Prayer and fasting PDF Print E-mail
Thursday, 20 August 2015 13:41

REFLECTION

BY FR. ROY CIMAGALA

 

This might seem to be too religious or spiritual a topic to be taken up in the secular press. But I however believe that we should dismantle that mistaken attitude, because prayer and fasting, especially nowadays when our spiritual and moral conditions have worsened, have actually become most urgently relevant.

We have to understand that prayer and fasting are always necessary to us. They are not optional activities reserved only to some people or to some special occasions. They are duties that involve everyone.

And as duties, they have to be done freely, voluntarily, with love and devotion even, because otherwise they would cease to do good to us as they are meant to do. Duties done out of coercion or heavy pressure poison their objective goodness and thwart the purpose for which they have been designed.

I believe this is an issue that is literally begging to be given due public attention. It has been restricted for too long already in the confines of churches, the academe, etc. It needs to be brought out to the open, into the fields of business and politics, sciences, arts and technologies, etc.

Yes, we have to find a way to bring God, without let-up and without shame, to the very center of every human activity. And vice-versa: we also need to find a way to link all our human activities, no matter how mundane, with God, his will and his ways.

God has the primary right to be in the middle of our activities, since everything and everyone comes from him and belongs to him. This is not an imposition, but a mere recognition of a basic reality of our life.

Prayer and fasting are necessary because Christ himself, who is the very pattern of our humanity, the way, truth and life for us, and the redeemer of our fallen state, practically showed it to be so.

Right after his baptism in the Jordan and just before beginning his public life, he went to the wilderness for forty days and forty nights praying and fasting, after which the devil gave him three temptations that ranged from the material to the moral and spiritual aspects of human life. (cfr Mt 4,1ff.)

In this way, Christ somehow teaches us how to handle the many temptations we can encounter in our earthly sojourn. He is teaching us that we need to enter into deep if not prolonged prayer and fasting if only to be ready to counter the temptations in life. Without these, there’s no way we can tackle temptations that nowadays have become most subtle and tricky.

At the moment, we are bombarded with many good things that also have great potentials of doing us a lot of harm. I am referring to the new technologies that indeed can give us a lot of benefits, but can also inflict graver havoc in our spiritual and moral life.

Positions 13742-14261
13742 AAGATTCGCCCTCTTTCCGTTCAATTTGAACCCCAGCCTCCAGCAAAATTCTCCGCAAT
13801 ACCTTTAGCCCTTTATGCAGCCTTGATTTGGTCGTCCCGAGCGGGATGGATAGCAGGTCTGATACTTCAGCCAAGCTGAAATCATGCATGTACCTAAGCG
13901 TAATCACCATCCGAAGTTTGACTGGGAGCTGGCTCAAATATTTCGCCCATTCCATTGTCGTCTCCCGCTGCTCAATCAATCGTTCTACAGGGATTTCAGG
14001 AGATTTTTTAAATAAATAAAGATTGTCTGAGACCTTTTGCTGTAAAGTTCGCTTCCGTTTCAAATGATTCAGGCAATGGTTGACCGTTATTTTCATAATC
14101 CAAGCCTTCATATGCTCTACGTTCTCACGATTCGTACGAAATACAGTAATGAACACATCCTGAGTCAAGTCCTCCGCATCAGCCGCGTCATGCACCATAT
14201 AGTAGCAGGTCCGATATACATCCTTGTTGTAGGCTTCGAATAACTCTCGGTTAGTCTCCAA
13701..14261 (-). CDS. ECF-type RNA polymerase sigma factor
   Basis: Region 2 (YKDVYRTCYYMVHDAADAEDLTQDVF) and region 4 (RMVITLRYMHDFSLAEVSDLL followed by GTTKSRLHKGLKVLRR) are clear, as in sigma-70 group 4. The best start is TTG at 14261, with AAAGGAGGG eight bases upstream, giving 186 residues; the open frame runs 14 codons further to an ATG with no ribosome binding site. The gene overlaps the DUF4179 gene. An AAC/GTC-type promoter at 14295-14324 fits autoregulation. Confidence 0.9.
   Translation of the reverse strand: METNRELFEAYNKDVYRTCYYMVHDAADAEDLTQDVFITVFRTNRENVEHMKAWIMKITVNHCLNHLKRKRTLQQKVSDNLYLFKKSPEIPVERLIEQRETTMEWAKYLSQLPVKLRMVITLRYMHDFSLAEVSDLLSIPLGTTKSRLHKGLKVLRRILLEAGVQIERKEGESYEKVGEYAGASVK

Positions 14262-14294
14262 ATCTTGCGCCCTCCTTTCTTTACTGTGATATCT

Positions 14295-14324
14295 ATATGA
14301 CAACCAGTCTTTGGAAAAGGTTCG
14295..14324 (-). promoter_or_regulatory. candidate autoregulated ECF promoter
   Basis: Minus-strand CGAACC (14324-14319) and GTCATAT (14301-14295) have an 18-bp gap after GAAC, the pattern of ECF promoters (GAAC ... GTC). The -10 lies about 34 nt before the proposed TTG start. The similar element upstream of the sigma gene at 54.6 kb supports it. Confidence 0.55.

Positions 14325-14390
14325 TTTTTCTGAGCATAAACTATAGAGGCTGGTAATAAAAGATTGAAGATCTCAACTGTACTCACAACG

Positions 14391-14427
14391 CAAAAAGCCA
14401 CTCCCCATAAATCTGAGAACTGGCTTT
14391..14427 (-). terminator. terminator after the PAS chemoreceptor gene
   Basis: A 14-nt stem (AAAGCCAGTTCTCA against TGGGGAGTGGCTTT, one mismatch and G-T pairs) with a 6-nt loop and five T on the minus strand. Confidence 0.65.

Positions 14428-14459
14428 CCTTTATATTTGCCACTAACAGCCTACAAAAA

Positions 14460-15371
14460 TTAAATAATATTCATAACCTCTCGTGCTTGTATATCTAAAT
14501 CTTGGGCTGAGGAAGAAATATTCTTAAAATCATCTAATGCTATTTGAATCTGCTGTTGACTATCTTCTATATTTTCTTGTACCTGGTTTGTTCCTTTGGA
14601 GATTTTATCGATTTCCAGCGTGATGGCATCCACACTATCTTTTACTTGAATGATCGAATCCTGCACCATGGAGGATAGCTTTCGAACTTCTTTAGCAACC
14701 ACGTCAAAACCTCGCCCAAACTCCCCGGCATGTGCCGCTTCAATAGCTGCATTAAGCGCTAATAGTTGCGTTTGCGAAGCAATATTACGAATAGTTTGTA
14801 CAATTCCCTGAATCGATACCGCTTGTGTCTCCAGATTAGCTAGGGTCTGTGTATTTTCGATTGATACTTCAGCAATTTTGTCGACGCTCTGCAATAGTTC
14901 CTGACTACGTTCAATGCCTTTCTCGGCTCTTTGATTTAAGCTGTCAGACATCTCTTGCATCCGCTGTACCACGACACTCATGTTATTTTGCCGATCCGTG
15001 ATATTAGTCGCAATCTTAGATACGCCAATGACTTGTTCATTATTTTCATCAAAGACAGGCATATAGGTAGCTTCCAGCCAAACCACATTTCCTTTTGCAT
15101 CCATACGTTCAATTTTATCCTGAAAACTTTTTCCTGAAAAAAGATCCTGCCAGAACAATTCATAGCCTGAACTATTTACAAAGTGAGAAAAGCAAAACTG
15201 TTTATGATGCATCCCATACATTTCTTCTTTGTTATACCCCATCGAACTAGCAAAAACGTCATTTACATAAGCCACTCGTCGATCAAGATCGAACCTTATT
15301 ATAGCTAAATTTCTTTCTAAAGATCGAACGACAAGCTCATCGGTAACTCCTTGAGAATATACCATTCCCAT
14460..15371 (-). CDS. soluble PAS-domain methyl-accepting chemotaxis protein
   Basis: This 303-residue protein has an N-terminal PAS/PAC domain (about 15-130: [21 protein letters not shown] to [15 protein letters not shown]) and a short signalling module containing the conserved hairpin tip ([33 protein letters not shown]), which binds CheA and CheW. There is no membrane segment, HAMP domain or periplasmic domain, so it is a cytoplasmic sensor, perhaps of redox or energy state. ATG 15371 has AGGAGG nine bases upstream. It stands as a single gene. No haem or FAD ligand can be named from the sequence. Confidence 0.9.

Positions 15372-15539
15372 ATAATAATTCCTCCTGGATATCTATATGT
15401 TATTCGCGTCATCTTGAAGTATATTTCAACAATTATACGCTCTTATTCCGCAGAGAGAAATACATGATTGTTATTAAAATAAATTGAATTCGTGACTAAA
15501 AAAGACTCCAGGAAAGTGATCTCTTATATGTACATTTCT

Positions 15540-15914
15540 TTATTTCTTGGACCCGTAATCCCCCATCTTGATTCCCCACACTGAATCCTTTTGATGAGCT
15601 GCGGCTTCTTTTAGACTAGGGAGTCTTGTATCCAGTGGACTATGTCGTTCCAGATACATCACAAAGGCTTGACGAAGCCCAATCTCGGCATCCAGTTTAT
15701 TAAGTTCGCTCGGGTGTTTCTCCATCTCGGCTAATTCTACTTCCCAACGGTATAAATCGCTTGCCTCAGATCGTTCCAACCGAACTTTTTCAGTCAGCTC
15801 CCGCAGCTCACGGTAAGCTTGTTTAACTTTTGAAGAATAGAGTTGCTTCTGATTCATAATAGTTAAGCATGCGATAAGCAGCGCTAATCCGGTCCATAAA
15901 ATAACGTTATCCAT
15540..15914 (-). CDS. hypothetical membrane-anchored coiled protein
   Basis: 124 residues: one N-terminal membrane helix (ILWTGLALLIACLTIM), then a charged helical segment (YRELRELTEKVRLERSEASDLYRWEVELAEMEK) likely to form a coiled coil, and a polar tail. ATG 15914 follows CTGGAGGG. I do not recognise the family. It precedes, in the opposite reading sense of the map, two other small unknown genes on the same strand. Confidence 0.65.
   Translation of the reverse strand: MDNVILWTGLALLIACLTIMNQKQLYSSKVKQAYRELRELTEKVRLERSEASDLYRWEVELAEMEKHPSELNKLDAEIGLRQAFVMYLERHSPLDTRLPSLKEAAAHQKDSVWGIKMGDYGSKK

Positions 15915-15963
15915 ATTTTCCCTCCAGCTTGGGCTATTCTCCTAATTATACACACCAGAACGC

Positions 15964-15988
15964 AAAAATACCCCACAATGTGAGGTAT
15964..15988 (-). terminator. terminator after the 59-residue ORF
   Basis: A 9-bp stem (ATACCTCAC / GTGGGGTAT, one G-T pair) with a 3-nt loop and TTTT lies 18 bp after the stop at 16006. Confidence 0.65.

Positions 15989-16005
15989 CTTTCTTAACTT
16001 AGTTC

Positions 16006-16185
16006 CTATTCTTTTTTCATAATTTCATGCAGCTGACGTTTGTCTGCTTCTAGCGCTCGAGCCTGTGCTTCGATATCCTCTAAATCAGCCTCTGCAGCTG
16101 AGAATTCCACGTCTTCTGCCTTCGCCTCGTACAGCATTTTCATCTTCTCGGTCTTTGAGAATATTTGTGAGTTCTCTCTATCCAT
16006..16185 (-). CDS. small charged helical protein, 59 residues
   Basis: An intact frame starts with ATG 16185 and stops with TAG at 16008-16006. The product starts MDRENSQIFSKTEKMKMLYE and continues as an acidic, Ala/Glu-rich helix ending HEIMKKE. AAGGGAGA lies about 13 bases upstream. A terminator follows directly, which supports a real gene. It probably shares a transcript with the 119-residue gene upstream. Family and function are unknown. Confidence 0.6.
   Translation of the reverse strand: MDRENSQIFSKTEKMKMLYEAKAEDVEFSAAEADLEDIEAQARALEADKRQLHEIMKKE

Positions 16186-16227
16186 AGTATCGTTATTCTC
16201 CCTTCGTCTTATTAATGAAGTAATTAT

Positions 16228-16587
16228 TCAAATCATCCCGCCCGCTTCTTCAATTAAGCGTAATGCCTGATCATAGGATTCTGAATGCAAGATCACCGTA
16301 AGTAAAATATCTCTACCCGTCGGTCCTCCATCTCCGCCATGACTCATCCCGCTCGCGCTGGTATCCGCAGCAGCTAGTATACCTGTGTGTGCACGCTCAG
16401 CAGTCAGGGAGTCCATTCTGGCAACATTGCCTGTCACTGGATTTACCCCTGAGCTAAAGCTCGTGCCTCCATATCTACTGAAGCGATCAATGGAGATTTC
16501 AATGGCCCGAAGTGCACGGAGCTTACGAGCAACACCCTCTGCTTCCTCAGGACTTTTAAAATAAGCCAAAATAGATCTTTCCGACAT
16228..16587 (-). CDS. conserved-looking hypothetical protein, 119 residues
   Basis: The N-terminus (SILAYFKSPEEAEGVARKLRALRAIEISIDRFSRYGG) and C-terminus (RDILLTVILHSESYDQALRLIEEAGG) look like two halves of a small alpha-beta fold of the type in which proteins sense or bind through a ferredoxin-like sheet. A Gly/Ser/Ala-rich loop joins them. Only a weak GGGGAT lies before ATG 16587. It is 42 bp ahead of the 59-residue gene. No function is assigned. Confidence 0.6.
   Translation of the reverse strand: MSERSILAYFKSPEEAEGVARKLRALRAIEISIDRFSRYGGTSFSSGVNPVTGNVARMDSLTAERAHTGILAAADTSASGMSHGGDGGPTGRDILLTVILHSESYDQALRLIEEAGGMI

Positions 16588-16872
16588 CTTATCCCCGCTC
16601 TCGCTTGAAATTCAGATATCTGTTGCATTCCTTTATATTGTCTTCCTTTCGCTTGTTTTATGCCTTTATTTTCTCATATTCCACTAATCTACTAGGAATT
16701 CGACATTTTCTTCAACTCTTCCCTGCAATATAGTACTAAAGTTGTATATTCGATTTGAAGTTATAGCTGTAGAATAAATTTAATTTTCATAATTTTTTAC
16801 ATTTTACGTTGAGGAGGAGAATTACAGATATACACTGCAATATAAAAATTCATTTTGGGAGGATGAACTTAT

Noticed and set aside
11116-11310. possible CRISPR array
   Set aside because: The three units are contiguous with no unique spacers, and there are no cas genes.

This is not to instill fear with respect to the new technologies, but rather to learn how to master and dominate them for love of God and for the common good. We should not be enslaved by them. To do this, we have to realize that we need to pray and fast—and fasting not only in the sense of fasting from food, but also of fasting from the use of these new technologies.

Fasting together with prayer somehow conforms our bodily impulses to the requirements of faith, hope and charity, the fundamental virtues that assure us of the life proper to us, that is, life together with God, our Father and creator. It disciplines and purifies our wounded flesh and all its powers.

Let’s remember that, by themselves, our bodily impulses, especially in our  human condition, are only guided and driven by material and earthly values of sensual pleasure, comfort, convenience, efficiency, etc. They are quite blind to spiritual and supernatural values primarily meant for us.

If our use of the new technologies is not motivated by love of God and for the common good, if it does not lead us to a greater intimacy with God and with others, then it is clear that weare using them in a dangerous way.

Sooner or later, we will get into trouble, since the earthly values can easily occasion in us pride, vanity, greed, lust, envy and laziness. We will generate division and conflict among ourselves. We don’t have to look far to see the abundant pieces of evidence.

We need to find ways of discovering and promoting the skills and practices that would put God in the center of our human activities.